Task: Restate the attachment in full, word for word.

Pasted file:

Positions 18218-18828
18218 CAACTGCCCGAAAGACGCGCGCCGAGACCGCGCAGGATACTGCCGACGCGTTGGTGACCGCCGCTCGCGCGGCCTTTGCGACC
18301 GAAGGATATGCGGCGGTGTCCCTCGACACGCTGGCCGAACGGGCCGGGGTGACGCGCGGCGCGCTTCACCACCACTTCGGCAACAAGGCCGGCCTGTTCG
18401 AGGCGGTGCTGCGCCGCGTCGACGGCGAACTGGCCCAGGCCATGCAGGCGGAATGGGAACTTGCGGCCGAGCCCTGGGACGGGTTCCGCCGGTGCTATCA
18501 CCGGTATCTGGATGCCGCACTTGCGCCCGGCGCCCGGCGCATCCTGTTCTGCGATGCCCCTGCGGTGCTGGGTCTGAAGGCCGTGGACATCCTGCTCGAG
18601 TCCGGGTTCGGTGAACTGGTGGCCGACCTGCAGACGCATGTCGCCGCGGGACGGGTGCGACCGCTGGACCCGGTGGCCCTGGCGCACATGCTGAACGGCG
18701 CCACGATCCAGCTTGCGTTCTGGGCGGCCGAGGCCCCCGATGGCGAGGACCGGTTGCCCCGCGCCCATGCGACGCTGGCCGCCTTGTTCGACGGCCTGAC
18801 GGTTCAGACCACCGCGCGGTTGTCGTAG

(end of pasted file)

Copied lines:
Positions 18218-18828
18218 CAACTGCCCGAAAGACGCGCGCCGAGACCGCGCAGGATACTGCCGACGCGTTGGTGACCGCCGCTCGCGCGGCCTTTGCGACC
18301 GAAGGATATGCGGCGGTGTCCCTCGACACGCTGGCCGAACGGGCCGGGGTGACGCGCGGCGCGCTTCACCACCACTTCGGCAACAAGGCCGGCCTGTTCG
18401 AGGCGGTGCTGCGCCGCGTCGACGGCGAACTGGCCCAGGCCATGCAGGCGGAATGGGAACTTGCGGCCGAGCCCTGGGACGGGTTCCGCCGGTGCTATCA
18501 CCGGTATCTGGATGCCGCACTTGCGCCCGGCGCCCGGCGCATCCTGTTCTGCGATGCCCCTGCGGTGCTGGGTCTGAAGGCCGTGGACATCCTGCTCGAG
18601 TCCGGGTTCGGTGAACTGGTGGCCGACCTGCAGACGCATGTCGCCGCGGGACGGGTGCGACCGCTGGACCCGGTGGCCCTGGCGCACATGCTGAACGGCG
18701 CCACGATCCAGCTTGCGTTCTGGGCGGCCGAGGCCCCCGATGGCGAGGACCGGTTGCCCCGCGCCCATGCGACGCTGGCCGCCTTGTTCGACGGCCTGAC
18801 GGTTCAGACCACCGCGCGGTTGTCGTAG